How You Can Stop the 'License to Discriminate' Order

How You Can Stop the 'License to Discriminate' Order

Trump is supposed to issue it Thursday, but there are actions you can take.


By:  Trudy Ring

Donald Trump is reported to be issuing a “license to discriminate” executive order Thursday, but don’t despair — not only will it undoubtedly be challenged in court, there are ways to try to stop it.

GLAAD has started a petition against the order, reading simply, “I stand against any license to discriminate.” You can sign it here.

You can also tweet @realDonaldTrump against #LicenseToDiscriminate and find local rallies against the order. If he does issue it, be prepared for a huge protest tomorrow.

Trump has invited leaders of the religious right to the White House Thursday, which is the National Day of Prayer, and is expected to sign the order then, Politico reported yesterday. It would be a huge victory for the religious right, including Vice President Mike Pence.

A draft of the order obtained by The Nation three months ago indicated it would provide exemptions from antidiscrimination laws “for people and organizations who claim religious or moral objections to same-sex marriage, premarital sex, abortion, and trans identity,” the magazine reported at the time. It also “construes religious organizations so broadly that it covers ‘any organization, including closely held for-profit corporations,’ and protects ‘religious freedom” in every walk of life: ‘when providing social services, education, or healthcare; earning a living, seeking a job, or employing others; receiving government grants or contracts; or otherwise participating in the marketplace, the public square, or interfacing with Federal, State or local governments,’” according to The Nation. And reports indicate the order has changed little since the first leaked draft.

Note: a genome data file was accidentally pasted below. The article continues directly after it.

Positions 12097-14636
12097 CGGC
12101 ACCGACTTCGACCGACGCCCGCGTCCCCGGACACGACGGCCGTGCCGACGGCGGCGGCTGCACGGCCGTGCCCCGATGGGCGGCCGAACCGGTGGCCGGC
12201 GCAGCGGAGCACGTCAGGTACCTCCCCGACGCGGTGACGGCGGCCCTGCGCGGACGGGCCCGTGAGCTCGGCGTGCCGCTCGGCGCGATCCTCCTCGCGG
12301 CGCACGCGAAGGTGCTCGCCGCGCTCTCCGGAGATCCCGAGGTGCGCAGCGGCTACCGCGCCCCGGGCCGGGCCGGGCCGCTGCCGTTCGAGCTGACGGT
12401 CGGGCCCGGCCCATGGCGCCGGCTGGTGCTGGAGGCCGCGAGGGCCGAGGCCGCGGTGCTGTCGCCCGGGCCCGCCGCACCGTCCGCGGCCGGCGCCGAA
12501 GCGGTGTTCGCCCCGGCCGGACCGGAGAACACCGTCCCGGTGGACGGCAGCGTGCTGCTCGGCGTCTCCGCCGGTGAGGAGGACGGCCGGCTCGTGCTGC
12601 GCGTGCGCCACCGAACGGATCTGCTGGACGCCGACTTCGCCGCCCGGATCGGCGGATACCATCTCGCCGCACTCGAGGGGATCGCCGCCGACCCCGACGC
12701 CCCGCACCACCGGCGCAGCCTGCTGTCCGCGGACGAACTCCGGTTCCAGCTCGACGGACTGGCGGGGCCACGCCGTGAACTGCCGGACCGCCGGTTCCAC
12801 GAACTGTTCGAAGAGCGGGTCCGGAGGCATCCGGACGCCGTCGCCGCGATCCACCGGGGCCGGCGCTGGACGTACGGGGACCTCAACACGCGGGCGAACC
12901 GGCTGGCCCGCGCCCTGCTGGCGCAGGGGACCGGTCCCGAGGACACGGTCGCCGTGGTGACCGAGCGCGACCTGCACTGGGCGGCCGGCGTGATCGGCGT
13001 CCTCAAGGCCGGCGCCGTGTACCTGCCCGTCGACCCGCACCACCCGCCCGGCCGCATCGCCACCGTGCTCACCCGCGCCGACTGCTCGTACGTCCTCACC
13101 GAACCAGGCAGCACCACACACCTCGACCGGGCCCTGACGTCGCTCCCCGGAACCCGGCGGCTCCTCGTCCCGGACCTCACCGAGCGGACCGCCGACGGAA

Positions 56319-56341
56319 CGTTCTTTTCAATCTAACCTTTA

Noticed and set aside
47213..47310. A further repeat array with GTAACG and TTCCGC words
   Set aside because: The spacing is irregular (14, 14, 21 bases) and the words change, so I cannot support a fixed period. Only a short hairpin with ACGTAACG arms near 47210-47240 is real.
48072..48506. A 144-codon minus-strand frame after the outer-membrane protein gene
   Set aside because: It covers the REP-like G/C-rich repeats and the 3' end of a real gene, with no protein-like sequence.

LGBT and allied organizations protested the proposed order today at Washington, D.C.’s Lafayette Park, just across from the White House, the Washington Blade reports. Speakers included Raffi Freedman-Gurspan, a White House LGBT liaison under President Obama; Human Rights Campaign president Chad Griffin, National LGBTQ Task Force executive director Rea Carey; and Winnie Stachelberg, executive vice president of external affairs at the Center for American Progress. Members of Congress attending included Rep. Jerrold Nadler of New York and Sen. Jeff Merkley of Oregon; Merkley introduced the Equality Act in the Senate Tuesday.

“When you go into a business and you open your door in America, you open your door to everyone,” Merkley said, according to the Blade. “You don’t get to slam the door shut because of a color of person’s skin, you don’t get to slam the door shut because of their gender, and here in America, we need to make sure that you can’t just slam the door shut because of who a person is or who they love.”